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Columbia Returns 9 Percent on Endowment, Making It The Only Ivy With Worse Returns than Harvard

Columbia Endowment Return
Columbia University announced last week that its endowment investments returned 9 percent during fiscal year 2018, making it the only school in the Ivy League to trail Harvard in endowment returns.

The Columbia Investment Management Company, which manages the New York school’s finances, announced that the gains brought its total endowment to $10.9 billion. This October marks the first full fiscal year group chief Peter Holland’s has overseen its returns.

The school’s endowment returns trail this year’s Ivy League average of 11.8 percent as well as the S&P 500, which returned 14.37 percent in the fiscal year ending June 30, 2018. Harvard returned 10 percent, an improvement from last year’s return of 8.1 percent, but still behind most of its peers.

In a press release, Columbia University President Lee C. Bollinger noted the returns’ impact over the last decade, but he did not directly address the school’s latest fiscal year returns.

“Strong and steady investment performance across market and economic cycles is essential to sustaining our world class scholarship, teaching, research, and patient care,” Bollinger said in a written statement. “The returns achieved over the past decade and the remarkable generosity of our donors continue to help us expand student access, discover new knowledge, and advance Columbia’s groundbreaking research.”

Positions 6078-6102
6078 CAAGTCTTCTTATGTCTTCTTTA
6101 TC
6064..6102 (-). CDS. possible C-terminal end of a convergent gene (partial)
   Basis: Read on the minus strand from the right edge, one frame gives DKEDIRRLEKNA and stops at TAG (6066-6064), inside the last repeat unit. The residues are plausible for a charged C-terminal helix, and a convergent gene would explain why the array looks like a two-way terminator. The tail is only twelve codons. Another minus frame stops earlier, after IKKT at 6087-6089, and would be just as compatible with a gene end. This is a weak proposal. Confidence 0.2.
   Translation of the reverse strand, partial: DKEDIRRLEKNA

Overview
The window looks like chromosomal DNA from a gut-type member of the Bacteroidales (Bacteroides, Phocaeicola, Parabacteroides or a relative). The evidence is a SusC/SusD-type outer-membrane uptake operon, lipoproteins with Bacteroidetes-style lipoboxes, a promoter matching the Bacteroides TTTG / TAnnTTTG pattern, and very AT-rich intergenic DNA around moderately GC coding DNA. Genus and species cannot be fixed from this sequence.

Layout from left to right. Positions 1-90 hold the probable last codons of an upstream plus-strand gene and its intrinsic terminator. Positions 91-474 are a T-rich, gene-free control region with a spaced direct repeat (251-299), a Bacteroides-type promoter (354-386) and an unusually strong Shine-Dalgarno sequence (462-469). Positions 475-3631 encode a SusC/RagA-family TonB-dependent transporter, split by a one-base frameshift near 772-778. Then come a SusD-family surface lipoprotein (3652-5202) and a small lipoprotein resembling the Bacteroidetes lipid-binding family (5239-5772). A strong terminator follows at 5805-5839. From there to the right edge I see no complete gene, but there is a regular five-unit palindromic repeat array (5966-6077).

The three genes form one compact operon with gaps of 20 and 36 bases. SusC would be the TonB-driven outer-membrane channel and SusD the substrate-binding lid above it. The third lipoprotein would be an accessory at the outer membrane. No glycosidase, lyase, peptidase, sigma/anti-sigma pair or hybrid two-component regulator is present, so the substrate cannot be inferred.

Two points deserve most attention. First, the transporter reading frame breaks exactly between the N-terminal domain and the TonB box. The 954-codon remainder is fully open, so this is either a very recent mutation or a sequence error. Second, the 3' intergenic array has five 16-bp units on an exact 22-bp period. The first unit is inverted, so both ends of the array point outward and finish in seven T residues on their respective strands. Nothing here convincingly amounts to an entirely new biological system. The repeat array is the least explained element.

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Columbia’s statement noted part of the endowment’s growth came in part thanks to a “substantial growth in gifts,” including donations from Herbert and Florence Irving, as well as Roy Vagelo. The school’s endowment is made up of over 5000 separate funds.

N.P. Narvekar, CEO of the Harvard Management Company, previously oversaw Columbia’s endowment. During the last reporting cycle, a period in which Narvekar led Columbia’s endowment for the first part of the fiscal year, Columbia returned 13.7 percent, the third best returns in the Ivy League.

Experts said it is too early to judge Narvekar's strategy at Harvard, instead recommending that Harvard’s investment performance should be judged as Narvekar’s tenure progresses.

—Staff writer Andrew J. Zucker can be reached at andrew.zucker@thecrimson.com. Follow him on Twitter @AndrewJZucker.

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